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The Old-Fashioned Boldness of Bill Snyder

Casual Big 12 fans are probably already getting angry and argumentative after just reading the title of this post.

After all, Bill Snyder is the coach who doesn't really speak boldly because he doesn't really speak to the media at all, at least relative to what you would expect from a major D-I football coach. He typically dresses either like he's going to a dinner at the Reagan White House or with the odd combination of a purple windbreaker and slacks.

Plus, he's probably the only guy in the country that still makes some poor sap carry around a wire for his headset on the sidelines, and it's unlikely anyone's going to call the NCAA's poster child for weak scheduling "bold" for replacing teams like Oregon with Eastern Kentucky.*

*On the other hand, you could possibly make the argument that there was some boldness in his decision to essentially pioneer the highly effective strategy of devising a weaker than weak nonconference schedule. He took the important, easy wins and ignored all the criticism from fans and media. Nestea's more of a crowd-pleaser, so I don't think that's the kind of bold it's looking for.

But those of us here at K-State know from watching Snyder's teams play that he is a man highly capable of bold decisions.

I'm not referring any sort of gimmicky Mike Leach or Gary Pinkel-style offenses, or even conventional measures like fourth-down attempts (although it was a little surprising to learn that in Snyder years since 1999, KSU trails only Missouri and, of course, Texas Tech, who tried for fourth down 52 times more than anyone else).

Snyder's boldness is a little subtler, from the frequent blitzes using his great linebackers (remember those?) to all of the trick plays that the old coach has never been afraid to pull out of his bag.

It's hard to imagine Bryce Brown throwing as many passes as Daniel Thomas did in his two years (12, with several more times where he intelligently decided to tuck and run), but I imagine he'll get some chances. I'd also be shocked if we don't see Collin Klein or any of the other athletic QBs line up at wide receiver on rare occasions this season.

You don't get a reputation as having one of the best special teams units in the country (along with Virginia Tech) year after year without taking chances, and Snyder has surely made other coaches think twice about leaving their starters on the sidelines during returns and not going after kicks.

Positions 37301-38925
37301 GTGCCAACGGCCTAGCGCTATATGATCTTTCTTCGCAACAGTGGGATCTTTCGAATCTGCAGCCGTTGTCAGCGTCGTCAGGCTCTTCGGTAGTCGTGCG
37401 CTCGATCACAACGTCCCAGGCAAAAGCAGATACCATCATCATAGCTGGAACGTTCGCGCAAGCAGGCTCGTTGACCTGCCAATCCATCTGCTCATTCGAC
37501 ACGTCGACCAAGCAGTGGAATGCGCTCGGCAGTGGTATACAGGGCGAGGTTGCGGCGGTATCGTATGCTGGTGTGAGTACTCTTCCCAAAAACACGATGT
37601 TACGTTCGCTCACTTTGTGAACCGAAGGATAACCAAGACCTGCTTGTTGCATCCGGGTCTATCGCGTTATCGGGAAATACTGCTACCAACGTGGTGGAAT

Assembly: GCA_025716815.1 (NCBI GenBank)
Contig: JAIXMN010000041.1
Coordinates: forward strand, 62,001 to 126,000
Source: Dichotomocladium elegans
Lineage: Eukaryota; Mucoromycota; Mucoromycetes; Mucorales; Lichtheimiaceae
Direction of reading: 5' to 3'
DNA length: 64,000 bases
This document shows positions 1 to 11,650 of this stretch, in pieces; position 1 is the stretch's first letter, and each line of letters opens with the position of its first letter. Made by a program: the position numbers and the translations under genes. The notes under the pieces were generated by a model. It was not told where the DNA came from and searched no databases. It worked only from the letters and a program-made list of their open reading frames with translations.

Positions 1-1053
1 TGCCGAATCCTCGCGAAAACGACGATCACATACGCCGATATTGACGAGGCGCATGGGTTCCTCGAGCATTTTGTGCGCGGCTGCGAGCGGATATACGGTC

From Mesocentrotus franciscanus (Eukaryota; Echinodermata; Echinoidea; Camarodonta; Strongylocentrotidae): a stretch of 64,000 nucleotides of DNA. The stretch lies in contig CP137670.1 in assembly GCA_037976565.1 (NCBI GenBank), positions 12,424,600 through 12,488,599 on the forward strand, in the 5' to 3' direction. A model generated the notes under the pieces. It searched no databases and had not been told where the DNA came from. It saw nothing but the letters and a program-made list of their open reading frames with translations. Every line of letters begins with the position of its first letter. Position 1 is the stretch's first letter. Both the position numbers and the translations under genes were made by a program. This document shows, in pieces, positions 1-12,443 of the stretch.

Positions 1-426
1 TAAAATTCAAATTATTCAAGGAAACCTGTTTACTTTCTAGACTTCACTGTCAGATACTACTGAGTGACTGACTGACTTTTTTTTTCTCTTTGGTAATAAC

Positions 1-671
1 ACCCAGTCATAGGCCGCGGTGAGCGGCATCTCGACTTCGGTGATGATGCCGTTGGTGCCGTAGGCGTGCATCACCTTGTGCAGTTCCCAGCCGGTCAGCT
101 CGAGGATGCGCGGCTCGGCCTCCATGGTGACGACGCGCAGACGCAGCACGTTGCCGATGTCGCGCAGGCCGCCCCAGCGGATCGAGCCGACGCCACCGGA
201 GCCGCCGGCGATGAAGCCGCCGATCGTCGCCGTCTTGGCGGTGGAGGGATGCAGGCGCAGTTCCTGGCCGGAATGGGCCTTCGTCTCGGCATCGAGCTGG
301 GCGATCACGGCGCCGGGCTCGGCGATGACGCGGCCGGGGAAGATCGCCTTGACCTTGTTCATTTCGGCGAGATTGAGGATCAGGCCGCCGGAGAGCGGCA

In fact, I'd say this is something that's been tragically missing in the teams of Snyder 2.0.

Then there's always the legendary Snyder playbook that's been a sideline reporter standby for the last 15 years or so. As long as you're smarter than the average rock (or to be more specific, Michael Bishop/to a lesser degree, Ell Roberson), you've got quite a hefty arsenal to work with when you're the quarterback at Kansas State.

And does it get any bolder than running the option 10+ times when your quarterback is Carson Coffman? Sorry, bad example.

Even in recruiting, Snyder has shown a penchant for a certain kind of admirable boldness. Sure, he probably isn't the most prolific texter in the country, and he probably deserves a nomination for Most Boring Twitter Account in College Football.

Still, he was one of the founders of a seismic shift in the landscape when he started dipping heavily into the junior college ranks back in the '90s, probably because he understood the best high school seniors weren't really interested in coming to Manhattan, KS, to play for Futility U.

Some might even argue that Snyder puts more of a genuine focus on leadership and education, but count me among those who are skeptical on that one. This is not to blame him and he's certainly better than some, but he still knows he's paid to win games, first and foremost.

If you're like me, you've spent a fair amount of time yelling at the field or the TV, demanding more running when the QB can't throw, hoping for more risks as the first half winds down, or wondering why we're not going for that 4th-and-1 when the QB sneak has worked just about every time.

But at the end of the day, there's generally a rational strategy behind those decisions, and it's safe to say it's worked more often than not.

I would love to see Snyder be more bold in addressing the media, as long as he doesn't try to make friends with every single one of them, Ron Prince-style. Actually, he made some pretty bold comments about the defense in an article in today's Mercury. Just try to read all those quotes without laughing. I couldn't.

So sure, Bill Snyder will never have the reputation for boldness of say, Bob Stoops, and I think that's understandable and certainly not a bad thing. But it's probably no coincidence that Stoops learned his craft from the boldest old man in the Little Apple (enjoy the smog and traffic, Colorado).